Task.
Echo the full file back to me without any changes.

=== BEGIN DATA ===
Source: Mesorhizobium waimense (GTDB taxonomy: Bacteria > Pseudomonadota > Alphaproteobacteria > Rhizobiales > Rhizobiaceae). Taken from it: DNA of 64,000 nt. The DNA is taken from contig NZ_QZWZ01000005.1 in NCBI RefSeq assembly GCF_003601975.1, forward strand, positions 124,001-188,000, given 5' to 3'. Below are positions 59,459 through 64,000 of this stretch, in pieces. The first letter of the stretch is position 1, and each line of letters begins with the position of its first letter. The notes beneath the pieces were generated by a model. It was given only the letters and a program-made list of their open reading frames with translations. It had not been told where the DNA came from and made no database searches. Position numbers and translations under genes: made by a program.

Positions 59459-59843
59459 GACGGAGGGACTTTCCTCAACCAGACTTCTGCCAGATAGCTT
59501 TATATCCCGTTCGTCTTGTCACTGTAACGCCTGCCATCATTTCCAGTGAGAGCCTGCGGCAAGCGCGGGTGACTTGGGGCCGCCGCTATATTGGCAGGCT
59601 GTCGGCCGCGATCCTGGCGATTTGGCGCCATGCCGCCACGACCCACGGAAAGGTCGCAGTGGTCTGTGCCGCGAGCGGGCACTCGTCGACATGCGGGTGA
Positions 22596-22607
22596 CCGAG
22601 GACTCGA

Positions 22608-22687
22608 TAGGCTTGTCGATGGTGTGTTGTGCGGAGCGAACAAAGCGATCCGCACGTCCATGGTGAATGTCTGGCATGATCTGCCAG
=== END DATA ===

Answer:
Source: Mesorhizobium waimense (GTDB taxonomy: Bacteria > Pseudomonadota > Alphaproteobacteria > Rhizobiales > Rhizobiaceae). Taken from it: DNA of 64,000 nt. The DNA is taken from contig NZ_QZWZ01000005.1 in NCBI RefSeq assembly GCF_003601975.1, forward strand, positions 124,001-188,000, given 5' to 3'. Below are positions 59,459 through 64,000 of this stretch, in pieces. The first letter of the stretch is position 1, and each line of letters begins with the position of its first letter. The notes beneath the pieces were generated by a model. It was given only the letters and a program-made list of their open reading frames with translations. It had not been told where the DNA came from and made no database searches. Position numbers and translations under genes: made by a program.

Positions 59459-59843
59459 GACGGAGGGACTTTCCTCAACCAGACTTCTGCCAGATAGCTT
59501 TATATCCCGTTCGTCTTGTCACTGTAACGCCTGCCATCATTTCCAGTGAGAGCCTGCGGCAAGCGCGGGTGACTTGGGGCCGCCGCTATATTGGCAGGCT
59601 GTCGGCCGCGATCCTGGCGATTTGGCGCCATGCCGCCACGACCCACGGAAAGGTCGCAGTGGTCTGTGCCGCGAGCGGGCACTCGTCGACATGCGGGTGA
Positions 22596-22607
22596 CCGAG
22601 GACTCGA

Positions 22608-22687
22608 TAGGCTTGTCGATGGTGTGTTGTGCGGAGCGAACAAAGCGATCCGCACGTCCATGGTGAATGTCTGGCATGATCTGCCAG